In August of 1999, I was injured in a ranching accident up the North Fork when I was 16 years old. I learned early on how important it is to stay active and continue to enjoy the outdoors, despite a disability. Fast forward to 2010, and after I had my daughter, Addison, I knew I wanted to teach her this important lesson as well. Unfortunately, when I attempted to take her to the local playgrounds for the first time, I found out that none of them were wheelchair friendly. I knew that if I, as a parent, was unable to enjoy active play with my child, then children with varying disabilities in our community were not able to enjoy active play either.
During the Ms. Wheelchair USA pageant in 2013 in Ohio, I was given the opportunity to experience my first all inclusive playground- a place where children of all abilities and their families were able to play together and learn together. I returned home with the dream of building Wyoming’s very first boundless playground right here in Cody.
|SOAR Park, Ms. Wheelchair USA 2013 Pageant, Stow, Ohio|
Here we are, two years later, and I am excited to say that we are hoping to open the playground in the Fall of 2016. It has been a wonderful journey, and I thought I would share the steps we have taken to help others in their quest for a similar project in their community. Obviously, every project will be different, but the steps can be altered to fit your needs. They may go in a different order as well.
Step One: Do Your Research
I knew that I hadn't seen any truly accessible playgrounds in Cody, but I wanted to make sure that I wasn't missing anything. I ended up doing a full playground audit of almost a dozen parks. I took a Saturday and headed out with my notebook and camera. At each park, I looked at the following criteria:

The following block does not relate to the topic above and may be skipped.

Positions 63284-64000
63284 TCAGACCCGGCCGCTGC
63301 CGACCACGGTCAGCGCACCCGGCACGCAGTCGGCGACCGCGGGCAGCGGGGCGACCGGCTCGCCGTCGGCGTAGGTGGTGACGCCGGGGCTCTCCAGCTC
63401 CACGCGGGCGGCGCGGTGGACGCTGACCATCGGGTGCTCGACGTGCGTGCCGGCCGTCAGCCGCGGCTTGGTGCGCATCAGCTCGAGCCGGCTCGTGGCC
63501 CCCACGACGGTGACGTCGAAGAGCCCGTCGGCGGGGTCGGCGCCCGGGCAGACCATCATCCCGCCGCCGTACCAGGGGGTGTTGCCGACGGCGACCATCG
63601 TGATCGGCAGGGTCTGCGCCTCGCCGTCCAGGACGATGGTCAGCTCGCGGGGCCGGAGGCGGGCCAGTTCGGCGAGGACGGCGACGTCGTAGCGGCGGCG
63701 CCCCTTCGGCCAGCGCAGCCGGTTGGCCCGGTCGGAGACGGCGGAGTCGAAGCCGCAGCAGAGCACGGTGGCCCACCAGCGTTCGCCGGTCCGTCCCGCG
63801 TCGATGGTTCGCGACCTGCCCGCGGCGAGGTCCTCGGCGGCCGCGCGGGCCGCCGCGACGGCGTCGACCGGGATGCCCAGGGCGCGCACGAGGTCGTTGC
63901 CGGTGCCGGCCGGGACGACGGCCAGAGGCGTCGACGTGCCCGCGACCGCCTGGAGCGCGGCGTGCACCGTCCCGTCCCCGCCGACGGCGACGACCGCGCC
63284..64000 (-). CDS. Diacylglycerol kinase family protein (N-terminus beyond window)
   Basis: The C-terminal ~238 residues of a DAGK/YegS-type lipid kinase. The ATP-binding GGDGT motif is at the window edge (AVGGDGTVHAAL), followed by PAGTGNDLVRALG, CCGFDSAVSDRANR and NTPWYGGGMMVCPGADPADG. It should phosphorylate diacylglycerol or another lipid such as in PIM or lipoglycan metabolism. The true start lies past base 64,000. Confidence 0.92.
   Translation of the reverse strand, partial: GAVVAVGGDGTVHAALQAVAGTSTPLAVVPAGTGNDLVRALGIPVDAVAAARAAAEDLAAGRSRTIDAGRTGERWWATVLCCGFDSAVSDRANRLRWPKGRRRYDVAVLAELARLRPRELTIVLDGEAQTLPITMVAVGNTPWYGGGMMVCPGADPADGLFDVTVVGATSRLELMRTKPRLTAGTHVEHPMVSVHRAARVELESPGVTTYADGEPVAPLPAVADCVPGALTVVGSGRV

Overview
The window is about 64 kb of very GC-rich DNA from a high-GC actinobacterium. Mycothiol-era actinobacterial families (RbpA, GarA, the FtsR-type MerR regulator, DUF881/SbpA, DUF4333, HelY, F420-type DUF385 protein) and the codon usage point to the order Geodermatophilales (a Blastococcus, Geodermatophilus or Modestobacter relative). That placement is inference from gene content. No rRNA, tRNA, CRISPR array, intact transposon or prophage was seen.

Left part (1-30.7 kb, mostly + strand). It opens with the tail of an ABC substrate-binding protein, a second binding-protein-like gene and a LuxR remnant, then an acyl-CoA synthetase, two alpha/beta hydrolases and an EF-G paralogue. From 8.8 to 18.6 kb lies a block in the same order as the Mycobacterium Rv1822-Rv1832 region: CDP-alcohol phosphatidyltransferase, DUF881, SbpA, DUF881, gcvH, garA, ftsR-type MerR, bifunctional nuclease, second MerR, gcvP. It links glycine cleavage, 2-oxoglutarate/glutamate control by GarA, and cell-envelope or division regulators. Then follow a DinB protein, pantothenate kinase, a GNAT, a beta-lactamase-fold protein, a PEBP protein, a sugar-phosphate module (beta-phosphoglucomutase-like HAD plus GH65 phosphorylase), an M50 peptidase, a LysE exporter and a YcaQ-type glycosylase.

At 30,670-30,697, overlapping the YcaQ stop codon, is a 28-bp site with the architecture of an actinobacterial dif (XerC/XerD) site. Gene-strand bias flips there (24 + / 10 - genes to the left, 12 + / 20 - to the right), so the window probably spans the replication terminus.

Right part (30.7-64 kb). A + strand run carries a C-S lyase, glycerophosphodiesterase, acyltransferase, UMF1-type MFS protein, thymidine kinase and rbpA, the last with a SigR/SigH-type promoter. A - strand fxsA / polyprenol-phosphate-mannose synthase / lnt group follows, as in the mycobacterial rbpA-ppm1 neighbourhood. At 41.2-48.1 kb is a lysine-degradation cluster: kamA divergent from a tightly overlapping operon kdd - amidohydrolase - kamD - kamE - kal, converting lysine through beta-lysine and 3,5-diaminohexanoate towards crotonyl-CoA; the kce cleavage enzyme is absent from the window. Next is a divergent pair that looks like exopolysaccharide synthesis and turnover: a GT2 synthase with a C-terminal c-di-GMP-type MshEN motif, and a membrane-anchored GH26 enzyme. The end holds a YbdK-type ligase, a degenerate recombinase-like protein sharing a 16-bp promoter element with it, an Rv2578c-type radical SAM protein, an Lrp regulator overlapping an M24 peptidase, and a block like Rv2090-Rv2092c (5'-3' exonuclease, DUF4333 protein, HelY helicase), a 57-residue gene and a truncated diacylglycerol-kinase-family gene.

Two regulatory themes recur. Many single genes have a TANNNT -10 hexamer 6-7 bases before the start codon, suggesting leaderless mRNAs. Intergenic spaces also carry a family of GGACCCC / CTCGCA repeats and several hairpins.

- Access to the playground, including sidewalks and curb cuts
- Parking at the playground
- The playground equipment, including accessibility and age/wear/condition
- The surfacing of the playground
- Surrounding features, including shelter houses and bathroom facilities
- Overall ADA compliance of the playground
- Priority level based on location and size of the playground
Step Two: Make Contact
This step may overlap with the previous step, as it did in my case. One of the first calls I made when I started this project was to Rick Manchester, the Director of Parks & Recreation for Cody. Fortunately, he had been looking at a similar project in Cody, so the timing was perfect. He asked me to complete the audit and report back with my findings and recommendations. He was looking for a "community quarterback" for the project and I immediately volunteered.
If this timing isn't the case for you, you will have your project ready to present to make the case of the new playground project and its need in your community. Make sure you are talking and presenting to the actual decision makers who would not only control the direction of the project, but be passionate and knowledgeable about it as well.
Step Three: Get Creative
Rick and I spoke several times before heading out to Mentock Park, where we were leaning towards putting the park. Addison went with us for the site survey, and it was quickly evident that the playground needed work before it could be considered accessible, let alone all inclusive. But it did offer the best option for several reasons:
- Location- Mentock is surrounded by residential housing, a middle school, and an assisted living community. While its location is easy to access and already established as a main community park, we wouldn't be dealing with heavy traffic or distracting commercial noise.